North Carolina South

Some articles on south, north carolina:

Classification Of Indigenous Peoples Of The Americas - Canada, Greenland, United States, and Northern Mexico - Southeastern Woodlands
... northwestern Florida Apalachicola, Creek Confederacy, Alabama, Florida, Georgia and South Carolina Atakapa (Attacapa), Louisiana west coast and Texas southwestern coast Akokisa, Texas southeast. 12,000 BCE—4500 BCE Nottaway, Virginia, North Carolina Occaneechi (Siouan), Virginia Oconee, Georgia, Florida Ofo, Arkansas and Mississippi, eastern Tennessee Okchai (Ogchay), central Alabama Okelousa, Louisiana ...
Indigenous Peoples Of The Southeastern Woodlands - List of Indigenous Peoples of The Southeastern Woodlands
... northwestern Florida Apalachicola, Creek Confederacy, Alabama, Florida, Georgia and South Carolina Atakapa (Attacapa), Louisiana west coast and Texas. 12,000 BCE—4500 BCE Nottaway, Virginia, North Carolina Occaneechi (Siouan), Virginia Oconee people, Georgia, Florida Ofo, Arkansas and Mississippi ...

Famous quotes containing the words south, north and/or carolina:

    Whenever I’m asked why Southern writers particularly have a penchant for writing about freaks, I say it is because we are still able to recognize one. To be able to recognize a freak, you have to have some conception of the whole man, and in the South the general conception of man is still, in the main, theological.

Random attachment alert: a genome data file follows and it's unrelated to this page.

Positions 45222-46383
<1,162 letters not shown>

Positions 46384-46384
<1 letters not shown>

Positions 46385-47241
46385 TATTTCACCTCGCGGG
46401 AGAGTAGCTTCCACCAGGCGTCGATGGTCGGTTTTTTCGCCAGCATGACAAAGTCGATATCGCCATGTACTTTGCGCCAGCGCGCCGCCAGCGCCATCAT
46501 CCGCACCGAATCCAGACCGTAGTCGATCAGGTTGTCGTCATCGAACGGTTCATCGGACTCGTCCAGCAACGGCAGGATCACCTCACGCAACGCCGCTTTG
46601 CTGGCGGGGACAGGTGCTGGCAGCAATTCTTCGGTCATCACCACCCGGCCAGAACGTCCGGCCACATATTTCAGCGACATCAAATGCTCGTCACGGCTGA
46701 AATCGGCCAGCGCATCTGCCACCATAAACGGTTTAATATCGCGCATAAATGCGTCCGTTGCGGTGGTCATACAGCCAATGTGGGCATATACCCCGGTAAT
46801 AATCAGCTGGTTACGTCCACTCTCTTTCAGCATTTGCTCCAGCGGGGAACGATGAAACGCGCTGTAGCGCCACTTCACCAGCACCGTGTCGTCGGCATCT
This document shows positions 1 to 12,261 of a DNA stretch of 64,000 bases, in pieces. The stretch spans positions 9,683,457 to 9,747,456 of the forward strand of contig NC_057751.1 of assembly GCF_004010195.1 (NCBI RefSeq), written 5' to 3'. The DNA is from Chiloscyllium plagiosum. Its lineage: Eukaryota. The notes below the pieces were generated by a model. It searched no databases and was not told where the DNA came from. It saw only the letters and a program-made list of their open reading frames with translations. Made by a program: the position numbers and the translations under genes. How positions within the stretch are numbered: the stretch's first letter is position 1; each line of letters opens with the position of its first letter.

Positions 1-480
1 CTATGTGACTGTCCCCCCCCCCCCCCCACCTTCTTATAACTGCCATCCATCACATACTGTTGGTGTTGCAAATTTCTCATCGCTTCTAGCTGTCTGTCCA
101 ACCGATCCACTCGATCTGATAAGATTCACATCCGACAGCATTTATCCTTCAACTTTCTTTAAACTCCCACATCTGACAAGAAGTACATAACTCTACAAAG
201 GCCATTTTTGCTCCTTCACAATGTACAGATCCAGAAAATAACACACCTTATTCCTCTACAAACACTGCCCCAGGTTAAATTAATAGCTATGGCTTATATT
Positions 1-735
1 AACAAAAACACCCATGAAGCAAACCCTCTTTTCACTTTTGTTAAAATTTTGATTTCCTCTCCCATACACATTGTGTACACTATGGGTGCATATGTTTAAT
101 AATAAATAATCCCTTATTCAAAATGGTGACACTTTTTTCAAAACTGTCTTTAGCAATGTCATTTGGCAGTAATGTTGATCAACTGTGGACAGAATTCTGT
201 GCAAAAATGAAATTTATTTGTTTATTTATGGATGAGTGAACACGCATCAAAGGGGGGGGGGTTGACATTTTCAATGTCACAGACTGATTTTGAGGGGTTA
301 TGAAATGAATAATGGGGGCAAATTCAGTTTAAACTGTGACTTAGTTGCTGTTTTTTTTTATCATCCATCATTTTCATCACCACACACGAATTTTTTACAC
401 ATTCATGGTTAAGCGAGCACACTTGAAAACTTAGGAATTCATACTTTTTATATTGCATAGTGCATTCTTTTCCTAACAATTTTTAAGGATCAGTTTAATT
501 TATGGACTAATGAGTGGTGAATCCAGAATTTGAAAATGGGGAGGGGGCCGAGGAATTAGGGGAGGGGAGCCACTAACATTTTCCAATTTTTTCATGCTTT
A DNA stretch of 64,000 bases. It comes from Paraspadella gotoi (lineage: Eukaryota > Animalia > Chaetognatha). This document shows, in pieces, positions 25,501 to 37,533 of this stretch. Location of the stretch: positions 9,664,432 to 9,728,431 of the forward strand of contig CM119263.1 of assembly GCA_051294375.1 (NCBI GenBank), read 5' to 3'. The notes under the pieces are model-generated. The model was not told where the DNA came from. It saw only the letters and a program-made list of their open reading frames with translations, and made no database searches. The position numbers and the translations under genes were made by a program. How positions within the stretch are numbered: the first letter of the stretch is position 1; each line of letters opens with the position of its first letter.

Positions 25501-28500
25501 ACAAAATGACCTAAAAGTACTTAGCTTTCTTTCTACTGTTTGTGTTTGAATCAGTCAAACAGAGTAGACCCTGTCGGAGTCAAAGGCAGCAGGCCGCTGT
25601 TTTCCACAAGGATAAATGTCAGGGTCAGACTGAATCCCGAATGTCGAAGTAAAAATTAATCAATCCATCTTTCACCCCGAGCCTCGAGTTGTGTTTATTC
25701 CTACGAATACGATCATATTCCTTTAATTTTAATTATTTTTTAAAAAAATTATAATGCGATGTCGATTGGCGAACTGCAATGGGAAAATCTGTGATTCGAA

Flannery O’Connor (1925–1964)

    Exporting Church employees to Latin America masks a universal and unconscious fear of a new Church. North and South American authorities, differently motivated but equally fearful, become accomplices in maintaining a clerical and irrelevant Church. Sacralizing employees and property, this Church becomes progressively more blind to the possibilities of sacralizing person and community.
    Ivan Illich (b. 1926)

    I hear ... foreigners, who would boycott an employer if he hired a colored workman, complain of wrong and oppression, of low wages and long hours, clamoring for eight-hour systems ... ah, come with me, I feel like saying, I can show you workingmen’s wrong and workingmen’s toil which, could it speak, would send up a wail that might be heard from the Potomac to the Rio Grande; and should it unite and act, would shake this country from Carolina to California.
    Anna Julia Cooper (1859–1964)